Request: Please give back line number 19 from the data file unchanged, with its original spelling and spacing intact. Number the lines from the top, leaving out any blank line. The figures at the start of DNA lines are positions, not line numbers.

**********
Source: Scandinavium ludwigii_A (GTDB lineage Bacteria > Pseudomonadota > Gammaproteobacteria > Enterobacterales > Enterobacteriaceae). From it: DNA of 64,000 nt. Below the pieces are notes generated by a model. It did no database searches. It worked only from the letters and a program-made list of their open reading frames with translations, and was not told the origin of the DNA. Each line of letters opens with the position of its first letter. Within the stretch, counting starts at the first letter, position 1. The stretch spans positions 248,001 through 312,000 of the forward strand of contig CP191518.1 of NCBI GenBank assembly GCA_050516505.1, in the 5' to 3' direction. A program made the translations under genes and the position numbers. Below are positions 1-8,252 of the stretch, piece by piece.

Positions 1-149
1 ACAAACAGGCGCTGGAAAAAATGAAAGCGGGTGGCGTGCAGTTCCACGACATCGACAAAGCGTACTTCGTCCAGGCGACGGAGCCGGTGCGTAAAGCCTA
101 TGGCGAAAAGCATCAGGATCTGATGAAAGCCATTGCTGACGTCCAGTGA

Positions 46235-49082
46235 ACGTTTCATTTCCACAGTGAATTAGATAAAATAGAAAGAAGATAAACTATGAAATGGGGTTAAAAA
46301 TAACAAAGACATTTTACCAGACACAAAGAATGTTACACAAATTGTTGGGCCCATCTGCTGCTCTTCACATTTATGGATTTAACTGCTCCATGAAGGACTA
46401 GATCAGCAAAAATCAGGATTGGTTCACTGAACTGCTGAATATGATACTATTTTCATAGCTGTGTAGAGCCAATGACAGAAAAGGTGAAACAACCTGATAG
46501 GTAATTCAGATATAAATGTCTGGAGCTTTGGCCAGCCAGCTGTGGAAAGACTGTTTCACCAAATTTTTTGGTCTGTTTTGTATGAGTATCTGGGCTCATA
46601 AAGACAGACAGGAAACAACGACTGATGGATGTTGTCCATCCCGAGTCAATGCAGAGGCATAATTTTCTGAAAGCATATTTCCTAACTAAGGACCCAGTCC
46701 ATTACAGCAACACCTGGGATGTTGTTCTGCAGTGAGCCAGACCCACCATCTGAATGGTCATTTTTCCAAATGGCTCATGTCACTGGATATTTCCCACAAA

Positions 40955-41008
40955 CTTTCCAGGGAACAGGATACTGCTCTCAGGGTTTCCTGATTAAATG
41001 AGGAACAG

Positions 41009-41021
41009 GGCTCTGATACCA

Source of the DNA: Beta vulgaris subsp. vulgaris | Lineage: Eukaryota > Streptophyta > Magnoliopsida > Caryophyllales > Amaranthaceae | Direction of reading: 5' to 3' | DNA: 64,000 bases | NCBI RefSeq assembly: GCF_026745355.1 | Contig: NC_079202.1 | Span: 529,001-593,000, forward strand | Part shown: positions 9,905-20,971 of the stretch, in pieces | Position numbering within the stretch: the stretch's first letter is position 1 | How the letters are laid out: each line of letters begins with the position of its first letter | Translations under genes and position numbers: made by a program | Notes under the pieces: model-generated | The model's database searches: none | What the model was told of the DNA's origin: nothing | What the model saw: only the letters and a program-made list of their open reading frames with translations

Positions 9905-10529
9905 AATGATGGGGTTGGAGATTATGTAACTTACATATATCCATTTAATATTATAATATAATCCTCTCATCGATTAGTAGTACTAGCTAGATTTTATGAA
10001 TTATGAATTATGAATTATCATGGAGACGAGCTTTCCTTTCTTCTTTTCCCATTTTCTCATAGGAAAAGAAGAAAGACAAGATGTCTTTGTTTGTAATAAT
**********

9905 AATGATGGGGTTGGAGATTATGTAACTTACATATATCCATTTAATATTATAATATAATCCTCTCATCGATTAGTAGTACTAGCTAGATTTTATGAA